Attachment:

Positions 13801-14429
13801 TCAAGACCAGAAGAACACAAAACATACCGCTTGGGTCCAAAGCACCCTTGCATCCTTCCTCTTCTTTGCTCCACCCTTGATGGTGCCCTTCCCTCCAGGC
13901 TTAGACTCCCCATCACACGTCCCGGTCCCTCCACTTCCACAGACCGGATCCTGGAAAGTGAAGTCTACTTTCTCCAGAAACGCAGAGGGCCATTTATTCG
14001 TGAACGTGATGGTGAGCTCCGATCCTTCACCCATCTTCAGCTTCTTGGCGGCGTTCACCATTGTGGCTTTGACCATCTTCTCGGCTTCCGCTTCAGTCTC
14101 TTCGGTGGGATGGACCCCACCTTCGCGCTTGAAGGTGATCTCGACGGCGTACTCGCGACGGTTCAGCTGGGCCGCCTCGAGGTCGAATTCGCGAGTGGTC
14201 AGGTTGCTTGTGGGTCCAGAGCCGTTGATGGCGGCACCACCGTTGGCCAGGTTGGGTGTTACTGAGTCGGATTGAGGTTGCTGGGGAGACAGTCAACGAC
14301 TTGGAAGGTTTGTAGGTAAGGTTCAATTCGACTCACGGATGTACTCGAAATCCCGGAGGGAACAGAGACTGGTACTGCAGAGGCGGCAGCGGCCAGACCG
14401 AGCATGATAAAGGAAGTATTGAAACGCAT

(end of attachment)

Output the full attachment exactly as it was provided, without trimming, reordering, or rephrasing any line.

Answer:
Positions 13801-14429
13801 TCAAGACCAGAAGAACACAAAACATACCGCTTGGGTCCAAAGCACCCTTGCATCCTTCCTCTTCTTTGCTCCACCCTTGATGGTGCCCTTCCCTCCAGGC
13901 TTAGACTCCCCATCACACGTCCCGGTCCCTCCACTTCCACAGACCGGATCCTGGAAAGTGAAGTCTACTTTCTCCAGAAACGCAGAGGGCCATTTATTCG
14001 TGAACGTGATGGTGAGCTCCGATCCTTCACCCATCTTCAGCTTCTTGGCGGCGTTCACCATTGTGGCTTTGACCATCTTCTCGGCTTCCGCTTCAGTCTC
14101 TTCGGTGGGATGGACCCCACCTTCGCGCTTGAAGGTGATCTCGACGGCGTACTCGCGACGGTTCAGCTGGGCCGCCTCGAGGTCGAATTCGCGAGTGGTC
14201 AGGTTGCTTGTGGGTCCAGAGCCGTTGATGGCGGCACCACCGTTGGCCAGGTTGGGTGTTACTGAGTCGGATTGAGGTTGCTGGGGAGACAGTCAACGAC
14301 TTGGAAGGTTTGTAGGTAAGGTTCAATTCGACTCACGGATGTACTCGAAATCCCGGAGGGAACAGAGACTGGTACTGCAGAGGCGGCAGCGGCCAGACCG
14401 AGCATGATAAAGGAAGTATTGAAACGCAT